- Kerfuffle in the St. Helens Schoolyard.
- Be careful what you ask for.
- The Grange movement – the Internet of its day.
- “Animals to Avoid”
- The Wreck of the 104
- 32 Indian and Pioneer Trails in the North Coast range – compiled by R. L. Benson
- Shoot-out at the Sophie Mozee homestead!
- How to avoid becoming a statistic in the Oregon Forests
- Hindu gems hidden in the hills above Scappoose.
- What the Indians really smoked in their peace pipes.
- My “deliverance” hike on Cronin Creek
- Close encounters with an Alder
- Kamaiakin and the Klickitat Wars of 1855-56
- Following the Golden Rule
- Timber Legacies 4: The Timber Wars
- The first big environmental battle in Oregon’s brewing timber wars.
- Two Spirit Woman: the Kootenai Doomsday Prophetess
- The Chinook Canoe
- Of dogs, children and economy
- What the mushrooms think about “being late”.
- Chief Cowaniah and the Klickitat Raiders
- A different perspective on walking in the woods…
- The Tualatin Hills are not just “a walk in the woods”!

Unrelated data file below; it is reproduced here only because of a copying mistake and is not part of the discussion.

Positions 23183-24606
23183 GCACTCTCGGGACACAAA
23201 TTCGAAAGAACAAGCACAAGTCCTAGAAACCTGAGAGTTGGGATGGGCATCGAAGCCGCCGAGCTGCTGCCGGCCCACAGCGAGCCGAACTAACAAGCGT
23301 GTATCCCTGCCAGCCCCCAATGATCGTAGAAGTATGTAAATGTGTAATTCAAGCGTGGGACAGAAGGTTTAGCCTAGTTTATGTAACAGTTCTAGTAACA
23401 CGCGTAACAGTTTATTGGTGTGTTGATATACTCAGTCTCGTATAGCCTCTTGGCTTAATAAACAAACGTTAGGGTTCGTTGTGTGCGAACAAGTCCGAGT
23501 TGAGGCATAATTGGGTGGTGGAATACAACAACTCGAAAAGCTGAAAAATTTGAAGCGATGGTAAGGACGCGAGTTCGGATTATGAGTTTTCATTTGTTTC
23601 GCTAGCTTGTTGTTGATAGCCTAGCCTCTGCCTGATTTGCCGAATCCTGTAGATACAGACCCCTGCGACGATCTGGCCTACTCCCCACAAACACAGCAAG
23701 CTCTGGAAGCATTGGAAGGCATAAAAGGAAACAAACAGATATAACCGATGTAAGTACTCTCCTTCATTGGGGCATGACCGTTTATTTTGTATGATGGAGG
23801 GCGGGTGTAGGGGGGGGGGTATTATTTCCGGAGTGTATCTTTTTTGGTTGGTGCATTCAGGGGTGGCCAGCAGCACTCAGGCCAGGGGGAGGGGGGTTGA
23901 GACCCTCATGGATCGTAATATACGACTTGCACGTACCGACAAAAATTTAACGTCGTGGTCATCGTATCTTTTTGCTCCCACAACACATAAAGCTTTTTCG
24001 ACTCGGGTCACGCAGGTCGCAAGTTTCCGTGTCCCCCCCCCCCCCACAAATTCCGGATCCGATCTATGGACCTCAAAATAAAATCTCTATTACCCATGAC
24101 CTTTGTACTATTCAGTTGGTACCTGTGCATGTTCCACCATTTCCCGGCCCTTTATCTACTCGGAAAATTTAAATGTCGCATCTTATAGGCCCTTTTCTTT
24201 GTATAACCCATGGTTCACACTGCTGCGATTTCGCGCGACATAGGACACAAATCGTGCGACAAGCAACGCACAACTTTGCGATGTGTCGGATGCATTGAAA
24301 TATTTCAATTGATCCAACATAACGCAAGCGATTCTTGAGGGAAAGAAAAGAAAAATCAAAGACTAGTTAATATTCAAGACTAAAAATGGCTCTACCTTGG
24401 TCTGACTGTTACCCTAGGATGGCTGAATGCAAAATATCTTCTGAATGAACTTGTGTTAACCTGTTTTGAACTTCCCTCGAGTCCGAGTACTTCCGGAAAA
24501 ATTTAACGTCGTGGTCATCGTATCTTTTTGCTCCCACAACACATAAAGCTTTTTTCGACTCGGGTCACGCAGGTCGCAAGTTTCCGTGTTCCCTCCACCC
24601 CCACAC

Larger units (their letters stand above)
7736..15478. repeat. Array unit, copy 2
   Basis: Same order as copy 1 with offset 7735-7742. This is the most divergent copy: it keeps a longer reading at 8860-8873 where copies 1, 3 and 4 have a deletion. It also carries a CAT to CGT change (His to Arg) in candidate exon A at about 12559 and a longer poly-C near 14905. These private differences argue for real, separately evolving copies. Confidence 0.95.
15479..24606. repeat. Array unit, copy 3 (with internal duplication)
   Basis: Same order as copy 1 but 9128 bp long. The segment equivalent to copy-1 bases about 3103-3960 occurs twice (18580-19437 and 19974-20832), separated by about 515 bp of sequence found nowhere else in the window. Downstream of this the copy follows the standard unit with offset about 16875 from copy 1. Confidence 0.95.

- Pisgah Home Road – what’s behind this curious name?
- Portland landscape 200 years ago.
Setting up and maintaining the information behind this site is a huge undertaking, and any contribution that you can make to cover expenses would be most gratefully accepted. Happy Trails, Jim Thayer
Category Archives: Plant lore
In the pioneer days tobacco was sold in pretzel-like twists weighing about an ounce, and referred to as a “carrot”. They were ubiquitous throughout the west, part of every story and included in every important meeting. At the time, everyone … Continue reading
Sometimes it pays to know your trees: The view from the 6,000 foot summit of Mt. Pearkes was stupendous. Across the peak we watched a family of mountain goats pick their way down a stoney ridge. We also watched warily … Continue reading
When I’m climbing in the hills above the Columbia River I often stop to gaze down into the valley and try to imagine what it looked like before contact with the European cultures. Most people’s preconception of what the lower … Continue reading
Nowadays the island at the confluence of the Willamette and Columbia Rivers, is referred to as “Sauvie Island”, or sometimes “Sauvie’s Island” by the older residents. It’s a favorite spot for Portlanders to cycle, to hunt water fowl, or even … Continue reading
This iconic flower is frequently all that heralds our Pacific Northwest spring, since the common characteristics of this vernal season, like warming weather and diminishing rain are so often missing in our chilly jungle. March 8th dawned clear and sunny … Continue reading